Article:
Inspired by France, eight retail chains, Slovak and foreign, have agreed to cap the prices of 400 Slovak food products for the next three months.
The chains aim to voluntarily curb inflation pressure on people and without the market becoming a mess due to state interventions. This is a scenario seen today in Hungary, where the government introduced a staple food price cap followed by a sharp increase in food prices. In Slovakia, overall inflation stood at 15.4 percent in February.
Rising energy, housing and food prices have the biggest impact on overall inflation, and these items make up half of household expenses. Food prices in Slovakia have been continuously rising for the third year. In February they were 28.6 percent higher year-on-year. Milk, cheese, eggs and bread as well as meat have become significantly more expensive in recent years.
The Agriculture Ministry led by Samuel Vlčan (OĽaNO nom.) has welcomed the initiative of eight retail chains.
Each firm promised to publish its own list of products with a capped price on its website on Monday, as did the ministry. However, only some have made these lists available to customers by Monday evening. Every list contains a different number of products whose price will not increase in the following few months, ranging from 30 to 100 products.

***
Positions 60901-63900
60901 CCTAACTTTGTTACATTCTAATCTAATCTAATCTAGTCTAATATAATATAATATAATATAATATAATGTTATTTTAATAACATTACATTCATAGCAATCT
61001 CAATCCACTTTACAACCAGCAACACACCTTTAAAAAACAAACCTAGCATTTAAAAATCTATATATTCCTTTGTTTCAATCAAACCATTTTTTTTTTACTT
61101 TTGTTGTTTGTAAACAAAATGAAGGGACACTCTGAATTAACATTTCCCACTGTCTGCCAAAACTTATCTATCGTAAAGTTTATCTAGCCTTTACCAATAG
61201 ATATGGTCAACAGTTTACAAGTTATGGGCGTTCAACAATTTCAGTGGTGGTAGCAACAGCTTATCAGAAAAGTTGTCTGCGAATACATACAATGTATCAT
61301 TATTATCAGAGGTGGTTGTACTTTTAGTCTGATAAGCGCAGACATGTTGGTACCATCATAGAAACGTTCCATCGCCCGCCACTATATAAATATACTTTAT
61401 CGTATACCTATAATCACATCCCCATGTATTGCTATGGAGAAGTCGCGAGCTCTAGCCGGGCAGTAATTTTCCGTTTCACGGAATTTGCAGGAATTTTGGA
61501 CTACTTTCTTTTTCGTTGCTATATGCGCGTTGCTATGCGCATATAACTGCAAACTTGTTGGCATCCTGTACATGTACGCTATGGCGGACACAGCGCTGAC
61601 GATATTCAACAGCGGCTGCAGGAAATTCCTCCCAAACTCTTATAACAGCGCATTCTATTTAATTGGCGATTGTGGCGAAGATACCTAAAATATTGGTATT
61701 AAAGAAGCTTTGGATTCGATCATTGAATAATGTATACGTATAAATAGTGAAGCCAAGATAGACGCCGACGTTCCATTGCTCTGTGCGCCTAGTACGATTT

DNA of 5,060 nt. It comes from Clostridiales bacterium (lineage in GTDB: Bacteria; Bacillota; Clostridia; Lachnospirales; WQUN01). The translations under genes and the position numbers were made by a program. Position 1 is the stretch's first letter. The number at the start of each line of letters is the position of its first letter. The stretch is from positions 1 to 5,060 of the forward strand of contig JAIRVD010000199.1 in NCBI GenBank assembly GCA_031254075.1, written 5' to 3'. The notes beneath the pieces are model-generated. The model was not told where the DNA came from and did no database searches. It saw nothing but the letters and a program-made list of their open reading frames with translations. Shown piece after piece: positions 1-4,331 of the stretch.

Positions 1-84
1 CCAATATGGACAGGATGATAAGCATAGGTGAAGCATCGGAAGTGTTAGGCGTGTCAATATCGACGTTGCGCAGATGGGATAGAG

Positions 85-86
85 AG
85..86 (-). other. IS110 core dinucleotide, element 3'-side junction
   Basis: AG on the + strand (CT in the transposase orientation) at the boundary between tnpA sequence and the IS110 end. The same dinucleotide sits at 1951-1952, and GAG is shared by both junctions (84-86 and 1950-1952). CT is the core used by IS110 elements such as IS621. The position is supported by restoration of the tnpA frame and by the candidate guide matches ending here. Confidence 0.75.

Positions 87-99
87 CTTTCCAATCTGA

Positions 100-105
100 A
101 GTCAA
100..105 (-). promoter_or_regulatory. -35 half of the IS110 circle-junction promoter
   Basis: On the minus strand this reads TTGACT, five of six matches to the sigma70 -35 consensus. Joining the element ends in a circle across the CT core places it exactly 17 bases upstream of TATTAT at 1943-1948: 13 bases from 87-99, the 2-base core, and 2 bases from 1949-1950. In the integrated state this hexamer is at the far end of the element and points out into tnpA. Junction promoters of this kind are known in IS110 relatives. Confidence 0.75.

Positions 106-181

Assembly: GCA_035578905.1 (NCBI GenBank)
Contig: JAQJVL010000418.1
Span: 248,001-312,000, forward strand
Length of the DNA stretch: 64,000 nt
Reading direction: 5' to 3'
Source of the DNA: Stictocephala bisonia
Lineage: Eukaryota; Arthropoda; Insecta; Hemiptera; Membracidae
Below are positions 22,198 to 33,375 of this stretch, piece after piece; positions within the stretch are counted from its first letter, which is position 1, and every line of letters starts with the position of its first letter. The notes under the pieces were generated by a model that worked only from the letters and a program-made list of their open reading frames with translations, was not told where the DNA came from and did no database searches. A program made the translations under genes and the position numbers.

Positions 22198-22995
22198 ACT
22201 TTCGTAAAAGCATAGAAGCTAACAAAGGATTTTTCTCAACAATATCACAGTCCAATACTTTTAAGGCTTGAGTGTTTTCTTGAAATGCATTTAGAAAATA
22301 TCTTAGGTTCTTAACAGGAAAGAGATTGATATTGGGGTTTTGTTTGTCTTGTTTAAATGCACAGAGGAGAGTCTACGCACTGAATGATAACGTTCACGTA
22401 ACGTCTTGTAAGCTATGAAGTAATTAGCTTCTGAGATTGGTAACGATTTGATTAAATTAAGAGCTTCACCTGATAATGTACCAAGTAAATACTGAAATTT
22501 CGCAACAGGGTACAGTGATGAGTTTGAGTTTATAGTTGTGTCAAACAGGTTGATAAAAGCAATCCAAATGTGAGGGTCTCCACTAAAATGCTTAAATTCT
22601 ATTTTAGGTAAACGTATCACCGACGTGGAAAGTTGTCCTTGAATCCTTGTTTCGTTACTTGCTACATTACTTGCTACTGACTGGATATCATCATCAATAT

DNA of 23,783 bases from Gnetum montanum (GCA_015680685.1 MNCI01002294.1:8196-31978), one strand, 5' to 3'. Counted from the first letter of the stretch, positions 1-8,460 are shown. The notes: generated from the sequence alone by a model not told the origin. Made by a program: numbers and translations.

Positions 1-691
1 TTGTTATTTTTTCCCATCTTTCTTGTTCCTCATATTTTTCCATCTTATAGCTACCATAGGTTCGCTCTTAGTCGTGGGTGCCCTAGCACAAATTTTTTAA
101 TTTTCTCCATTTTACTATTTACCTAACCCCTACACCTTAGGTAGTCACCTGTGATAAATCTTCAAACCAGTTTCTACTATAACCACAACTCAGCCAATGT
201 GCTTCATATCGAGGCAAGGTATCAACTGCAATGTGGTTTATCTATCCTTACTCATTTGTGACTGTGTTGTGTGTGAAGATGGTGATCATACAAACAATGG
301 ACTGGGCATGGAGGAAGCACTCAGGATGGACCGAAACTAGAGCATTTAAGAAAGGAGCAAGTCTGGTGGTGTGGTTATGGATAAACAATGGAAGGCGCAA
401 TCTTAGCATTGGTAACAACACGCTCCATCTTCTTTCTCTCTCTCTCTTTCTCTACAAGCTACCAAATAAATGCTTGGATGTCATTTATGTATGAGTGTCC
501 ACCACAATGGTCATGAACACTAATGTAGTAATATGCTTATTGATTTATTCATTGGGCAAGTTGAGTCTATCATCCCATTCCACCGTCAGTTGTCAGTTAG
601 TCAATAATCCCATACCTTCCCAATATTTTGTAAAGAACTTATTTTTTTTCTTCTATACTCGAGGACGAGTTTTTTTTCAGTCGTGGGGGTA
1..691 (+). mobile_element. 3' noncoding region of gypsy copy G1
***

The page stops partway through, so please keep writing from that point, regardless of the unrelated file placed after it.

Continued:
For example, Kaufland boasts of more than 100 products with capped prices in its press release. In fact, nine different flavours of yoghurt from the same brand appear several times on the list, the Index magazine wrote. Other stores have adopted a similar approach.
In stores, these products have “Protiinflačná Garancia” (Anti-inflation Guarantee) written next to them.
“These food products will be placed on a shelf marked with a shopping cart logo in a circle on a blue background, which will be the same in every chain,” the minister explained last week.
Meat, fruits and vegetables do not appear on the lists very often even though their prices keep rising.
The latest initiative is not a complete novelty. Last March, the Agriculture Ministry and retail chains signed a declaration on price stability. It guaranteed the stable price of 13 basic staple food products to consumers, including steamed pork ham, chicken, pork sausages, fruit yoghurt, fresh butter, eggs (size M) and semi-skimmed milk.